Amelia, who scouted for "people with an edge" for the project said: "I spent around 3-4 days walking the streets of Brent. Some areas I focused on were Kilburn, Harlesden, Kensal Rise and Kensal Green, Brondesbury and Dollis Hill. I would look out for vibrant colours, patterned clothes, people of different cultures and ultimately anyone that was stylish.

"It was a fun process to shoot over a variety of days. One of my favourite days was a sunny day in Kilburn where I shot a whole range of people including youths and punks".

Sam, who is in the final year of his Fashion Communication and Styling degree, says: "I’m used to shooting fashion images so it was really fun to shoot some more documentary style stuff. The project was amazing to work on and it was so interesting meeting these different people from the borough, hearing their stories and being able to photograph them".

Lucy was interviewed on BBC London radio by Jo Good about This is Now on 5th January. Copies of the book will be given to Brent’s 10 council libraries and MDX’s university library.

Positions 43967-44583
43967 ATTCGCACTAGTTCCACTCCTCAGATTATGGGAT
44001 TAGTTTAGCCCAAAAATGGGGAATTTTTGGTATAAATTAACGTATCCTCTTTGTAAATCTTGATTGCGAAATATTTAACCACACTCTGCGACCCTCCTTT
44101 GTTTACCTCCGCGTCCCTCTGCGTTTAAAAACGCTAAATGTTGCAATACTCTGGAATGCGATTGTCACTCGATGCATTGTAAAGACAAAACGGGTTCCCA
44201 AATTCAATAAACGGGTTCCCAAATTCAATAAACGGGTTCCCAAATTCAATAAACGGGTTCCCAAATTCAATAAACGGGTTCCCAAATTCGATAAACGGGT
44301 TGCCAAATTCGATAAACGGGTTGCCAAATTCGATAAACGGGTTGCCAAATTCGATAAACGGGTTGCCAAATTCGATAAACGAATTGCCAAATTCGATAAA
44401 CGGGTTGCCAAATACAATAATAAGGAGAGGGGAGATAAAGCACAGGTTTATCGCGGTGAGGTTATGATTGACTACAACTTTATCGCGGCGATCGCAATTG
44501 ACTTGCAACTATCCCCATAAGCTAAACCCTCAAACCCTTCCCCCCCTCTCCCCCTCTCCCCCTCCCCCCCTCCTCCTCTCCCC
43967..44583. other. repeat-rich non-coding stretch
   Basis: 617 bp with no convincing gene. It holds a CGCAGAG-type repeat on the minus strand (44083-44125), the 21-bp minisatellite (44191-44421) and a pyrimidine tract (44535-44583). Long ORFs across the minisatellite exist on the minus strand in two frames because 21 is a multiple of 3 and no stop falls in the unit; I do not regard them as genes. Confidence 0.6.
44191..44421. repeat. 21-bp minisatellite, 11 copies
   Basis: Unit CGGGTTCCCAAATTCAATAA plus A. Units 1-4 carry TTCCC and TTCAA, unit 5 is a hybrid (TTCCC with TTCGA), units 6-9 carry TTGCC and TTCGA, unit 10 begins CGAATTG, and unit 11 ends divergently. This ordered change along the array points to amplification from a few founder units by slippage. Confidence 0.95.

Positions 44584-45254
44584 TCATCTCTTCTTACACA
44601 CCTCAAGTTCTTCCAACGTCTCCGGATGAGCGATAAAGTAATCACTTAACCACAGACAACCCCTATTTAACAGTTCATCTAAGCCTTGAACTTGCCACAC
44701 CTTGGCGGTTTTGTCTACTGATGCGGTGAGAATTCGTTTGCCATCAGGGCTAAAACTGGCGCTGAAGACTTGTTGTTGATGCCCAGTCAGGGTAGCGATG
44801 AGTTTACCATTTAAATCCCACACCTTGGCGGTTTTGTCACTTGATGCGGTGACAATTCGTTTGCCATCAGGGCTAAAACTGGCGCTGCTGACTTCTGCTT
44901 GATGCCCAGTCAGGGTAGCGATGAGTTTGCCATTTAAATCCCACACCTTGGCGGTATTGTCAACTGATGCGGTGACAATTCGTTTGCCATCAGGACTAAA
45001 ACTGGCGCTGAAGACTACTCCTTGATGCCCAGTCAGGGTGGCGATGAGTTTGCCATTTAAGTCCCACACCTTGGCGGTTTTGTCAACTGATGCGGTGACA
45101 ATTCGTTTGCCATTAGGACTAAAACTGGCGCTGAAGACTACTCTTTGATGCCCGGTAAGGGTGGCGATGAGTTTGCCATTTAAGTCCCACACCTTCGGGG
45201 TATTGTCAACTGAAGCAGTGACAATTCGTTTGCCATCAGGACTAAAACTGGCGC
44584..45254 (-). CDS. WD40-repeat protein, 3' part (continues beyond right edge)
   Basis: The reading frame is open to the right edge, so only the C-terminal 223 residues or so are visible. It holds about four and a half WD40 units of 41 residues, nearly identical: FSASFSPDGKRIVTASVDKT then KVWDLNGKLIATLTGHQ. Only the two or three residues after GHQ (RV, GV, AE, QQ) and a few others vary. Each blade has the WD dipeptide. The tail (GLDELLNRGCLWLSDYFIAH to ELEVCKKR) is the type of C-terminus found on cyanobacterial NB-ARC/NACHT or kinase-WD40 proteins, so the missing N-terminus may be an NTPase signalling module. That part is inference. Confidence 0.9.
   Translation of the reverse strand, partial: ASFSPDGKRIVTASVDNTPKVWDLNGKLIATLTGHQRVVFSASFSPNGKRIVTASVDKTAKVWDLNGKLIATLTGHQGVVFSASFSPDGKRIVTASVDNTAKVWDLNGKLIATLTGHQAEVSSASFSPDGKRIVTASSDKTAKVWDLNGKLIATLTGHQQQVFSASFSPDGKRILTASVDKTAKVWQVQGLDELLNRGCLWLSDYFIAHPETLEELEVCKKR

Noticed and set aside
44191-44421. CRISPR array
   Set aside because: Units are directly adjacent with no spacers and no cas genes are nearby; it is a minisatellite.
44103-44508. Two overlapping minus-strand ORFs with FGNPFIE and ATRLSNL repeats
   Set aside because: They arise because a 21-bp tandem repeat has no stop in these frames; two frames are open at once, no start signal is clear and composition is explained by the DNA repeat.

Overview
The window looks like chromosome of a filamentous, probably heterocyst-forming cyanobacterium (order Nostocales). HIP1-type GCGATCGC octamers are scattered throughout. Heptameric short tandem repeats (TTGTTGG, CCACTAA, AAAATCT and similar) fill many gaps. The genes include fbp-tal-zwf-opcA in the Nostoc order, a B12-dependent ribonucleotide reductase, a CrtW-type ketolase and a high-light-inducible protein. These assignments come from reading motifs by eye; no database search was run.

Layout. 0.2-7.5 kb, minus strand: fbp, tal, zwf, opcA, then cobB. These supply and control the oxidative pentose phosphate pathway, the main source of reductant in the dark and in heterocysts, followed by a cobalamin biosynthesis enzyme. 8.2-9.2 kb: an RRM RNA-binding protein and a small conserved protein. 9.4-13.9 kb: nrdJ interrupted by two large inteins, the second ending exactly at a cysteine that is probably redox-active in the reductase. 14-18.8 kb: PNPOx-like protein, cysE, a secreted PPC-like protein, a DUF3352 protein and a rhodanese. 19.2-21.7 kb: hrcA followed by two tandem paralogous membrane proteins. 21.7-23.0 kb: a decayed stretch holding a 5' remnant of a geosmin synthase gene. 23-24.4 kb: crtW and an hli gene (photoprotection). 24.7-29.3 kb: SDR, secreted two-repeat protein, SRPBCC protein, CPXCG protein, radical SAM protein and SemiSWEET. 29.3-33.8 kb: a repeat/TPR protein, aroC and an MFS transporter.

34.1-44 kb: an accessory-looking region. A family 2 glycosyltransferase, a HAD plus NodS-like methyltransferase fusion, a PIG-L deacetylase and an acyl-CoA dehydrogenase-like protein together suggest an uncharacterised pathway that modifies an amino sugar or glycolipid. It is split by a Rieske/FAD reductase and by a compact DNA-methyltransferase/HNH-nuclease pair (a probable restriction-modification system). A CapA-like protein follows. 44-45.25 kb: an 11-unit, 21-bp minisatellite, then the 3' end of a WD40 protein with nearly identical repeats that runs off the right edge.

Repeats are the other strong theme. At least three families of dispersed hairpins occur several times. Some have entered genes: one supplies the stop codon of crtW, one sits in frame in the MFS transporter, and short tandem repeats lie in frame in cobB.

Final year MDX Fine Art student Kes Eccleston, who grew up in and lives in Brent (Wembley) and attended Burlington Danes Academy in White City, took part in three online talks for Brent Borough of Culture. He had got involved through attending Portobello Road collective and project space FerArts, and also joined young arts group Blueprint Collective, which was originally due to participate in a wide range of events for Brent 2020.

For the Brent Locked In strand, Kes interviewed curator and writer Ekow Eshun, also born in Wembley, about his perspectives on race, society and art in the UK, from the 1970s until today. Ekow talked about his admiration for Prince and other black figures of the 1980s - who were about “not being defined by prejudice [or] the expectation of other people”; how reading the work of black cultural critics Stuart Hall and Paul Gilroy for the first time “blew my mind”; and his approach to making art accessible and exhilarating for a wider public.

Kes also participated in a panel as part of the No Base Like Home strand with four artists, including Soul II Soul singer Emma-Louise Bucknor and ragga DJ General Levy; and presented a Vice podcast interviewing acclaimed black British artist and MDX lecturer Keith Piper, researcher Oumou Longley, who is publishing work about British Black Panther Olive Morris, and his own dad, a committed pan-Africanist. Having grown up very aware of his Guyanese-Jamaican heritage, Kes is interested in the context of Black Lives Matter discussions in comparisons between the Black British and the African-American experience, and between the experience of black and minority people in Britain and in the rest of Europe.